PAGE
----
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The real Danse Macabre, in 6/8 - 88%

Napero, December 22nd, 2018
Written based on this version: 2016, Digital, Season of Mist (Bandcamp)

Shape of Despair is interesting. While making it into the big leagues might be impossible with a sort of a waltzy-ish, melodic, and extremely atmospheric doom metal bordering on funeral doom, they still seem to be much better known that what their record sales might suggest. Sure, they are not the first band a new metalhead gets to know, and not even a gateway band to a vast majority of those who develop a taste for the doomier end of the metal spectrum, but sooner or later fans of Finnish metal and more hardcore doom connoisseurs will inevitably find themselves sampling or even familiarizing themselves with the band. And yet, even with their impact on the subgenre, they remain a well-know curiosity, rather than a famous band.

Alone in the Mist was originally the band's first demo, recorded already in 1998, but it remained officially unpublished, and was finally released officially in 2016 on a special 1000-copy CD. There are two very interesting facets about the release: first of all, while it shares four out of its six tracks with the official debut, Shades of..., it sounds better and more cohesive, actually beating the debut in quality. Sure, the drums sound tinny, and there was still work to be done, but somehow, as a whole package, the demo sound is more enjoyable and subjectively more immersive than Shades of.... Perhaps the order of the tracks is more logical from a listener's point of view, or maybe only getting to hear this after being heavily bathed in the 6/8 rudeness of Shades of..., and having thereby gotten used to the nihilistic beauty before helped?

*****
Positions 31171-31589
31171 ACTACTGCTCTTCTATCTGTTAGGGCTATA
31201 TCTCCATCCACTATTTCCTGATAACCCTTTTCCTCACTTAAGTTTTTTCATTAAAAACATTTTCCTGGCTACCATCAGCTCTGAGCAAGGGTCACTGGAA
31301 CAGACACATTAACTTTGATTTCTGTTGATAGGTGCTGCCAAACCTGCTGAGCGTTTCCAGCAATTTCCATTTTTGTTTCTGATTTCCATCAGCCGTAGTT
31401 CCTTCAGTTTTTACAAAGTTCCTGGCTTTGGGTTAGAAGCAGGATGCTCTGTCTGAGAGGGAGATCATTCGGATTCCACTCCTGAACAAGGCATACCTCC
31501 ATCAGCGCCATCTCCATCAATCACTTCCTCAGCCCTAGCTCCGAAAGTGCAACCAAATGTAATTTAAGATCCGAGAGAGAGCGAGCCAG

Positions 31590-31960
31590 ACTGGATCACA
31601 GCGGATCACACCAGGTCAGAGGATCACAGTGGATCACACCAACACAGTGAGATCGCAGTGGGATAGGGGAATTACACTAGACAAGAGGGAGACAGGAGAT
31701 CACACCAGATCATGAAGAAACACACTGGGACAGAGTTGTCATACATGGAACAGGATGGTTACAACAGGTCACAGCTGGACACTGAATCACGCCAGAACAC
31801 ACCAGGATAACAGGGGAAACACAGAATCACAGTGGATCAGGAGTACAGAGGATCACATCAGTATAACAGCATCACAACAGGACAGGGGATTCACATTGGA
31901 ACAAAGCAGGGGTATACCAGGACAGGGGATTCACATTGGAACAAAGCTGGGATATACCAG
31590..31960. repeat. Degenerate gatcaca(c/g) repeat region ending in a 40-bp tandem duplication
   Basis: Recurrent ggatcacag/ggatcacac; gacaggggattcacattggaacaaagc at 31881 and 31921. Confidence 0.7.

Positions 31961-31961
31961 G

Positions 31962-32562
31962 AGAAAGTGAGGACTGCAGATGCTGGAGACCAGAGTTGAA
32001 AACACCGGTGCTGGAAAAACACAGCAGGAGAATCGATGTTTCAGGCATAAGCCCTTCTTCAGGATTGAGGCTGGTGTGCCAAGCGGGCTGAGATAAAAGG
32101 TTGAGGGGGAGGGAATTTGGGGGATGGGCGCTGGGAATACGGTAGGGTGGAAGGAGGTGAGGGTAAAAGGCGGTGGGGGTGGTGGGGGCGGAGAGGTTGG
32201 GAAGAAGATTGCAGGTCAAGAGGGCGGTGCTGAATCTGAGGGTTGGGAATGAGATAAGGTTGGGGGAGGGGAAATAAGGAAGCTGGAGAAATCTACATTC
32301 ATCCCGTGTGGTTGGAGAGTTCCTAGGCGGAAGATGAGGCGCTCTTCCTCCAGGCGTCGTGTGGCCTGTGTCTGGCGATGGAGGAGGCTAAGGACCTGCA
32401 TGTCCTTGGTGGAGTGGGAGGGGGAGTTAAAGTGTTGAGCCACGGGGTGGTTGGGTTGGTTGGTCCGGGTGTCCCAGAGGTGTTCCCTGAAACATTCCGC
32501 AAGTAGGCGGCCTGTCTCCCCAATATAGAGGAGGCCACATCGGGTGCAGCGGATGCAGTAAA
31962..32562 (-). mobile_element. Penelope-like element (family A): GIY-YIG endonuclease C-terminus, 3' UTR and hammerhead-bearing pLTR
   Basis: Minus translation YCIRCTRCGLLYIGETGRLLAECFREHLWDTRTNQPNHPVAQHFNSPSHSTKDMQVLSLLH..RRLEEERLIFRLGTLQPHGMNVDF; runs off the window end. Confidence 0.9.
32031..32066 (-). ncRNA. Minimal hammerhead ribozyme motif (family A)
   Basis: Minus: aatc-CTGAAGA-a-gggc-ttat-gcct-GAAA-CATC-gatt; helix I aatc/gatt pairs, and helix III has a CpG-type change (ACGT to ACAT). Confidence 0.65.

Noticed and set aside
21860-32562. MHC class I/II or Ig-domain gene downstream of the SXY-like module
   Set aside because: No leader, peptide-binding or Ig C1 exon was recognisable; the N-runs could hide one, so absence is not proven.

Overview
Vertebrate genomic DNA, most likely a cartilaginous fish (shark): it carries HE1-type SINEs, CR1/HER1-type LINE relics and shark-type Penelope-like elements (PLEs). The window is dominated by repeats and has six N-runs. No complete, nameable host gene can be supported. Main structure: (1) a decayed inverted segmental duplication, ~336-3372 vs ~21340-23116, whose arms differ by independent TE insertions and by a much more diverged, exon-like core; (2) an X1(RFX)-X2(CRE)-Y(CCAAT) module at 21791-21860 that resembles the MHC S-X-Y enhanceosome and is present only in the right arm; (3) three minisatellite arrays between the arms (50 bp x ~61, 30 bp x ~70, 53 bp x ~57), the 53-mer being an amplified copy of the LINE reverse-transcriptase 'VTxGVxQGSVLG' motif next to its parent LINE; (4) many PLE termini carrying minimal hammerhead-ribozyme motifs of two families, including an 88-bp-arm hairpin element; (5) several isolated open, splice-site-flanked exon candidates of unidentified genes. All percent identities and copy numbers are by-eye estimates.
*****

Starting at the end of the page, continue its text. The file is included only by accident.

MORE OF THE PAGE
Second, it does not really feel like a demo. No matter what the circumstances might have been, Alone in the Mist would easily have worked as an official debut full-length. There was wisdom in re-recording and including the said four tracks on Shades of..., adding just the perhaps more developed "Sylvan-Night" on the track list. Whatever the debut's quality and fame are, Alone in the Mist would still be a completely credible studio album today. The genre is alive and well, as the recognition the new Monotony Fields has garnered, but Alone in the Mist, with perhaps a deeper and heavier sound, would have been capable of virtually the same impact. It is a very good album even as it is.

Alone in the Mist is bound to remain a curiosity in the Shape of Despair discography, but it is a release worth checking out if the band's other output turns out palatable. The lowish number of copies means the CD might be slightly pricey in a few years, but as the 52 minutes are easy to find on YouTube, there's no reason not to hear it. It just might make you waltz with the dead with glee.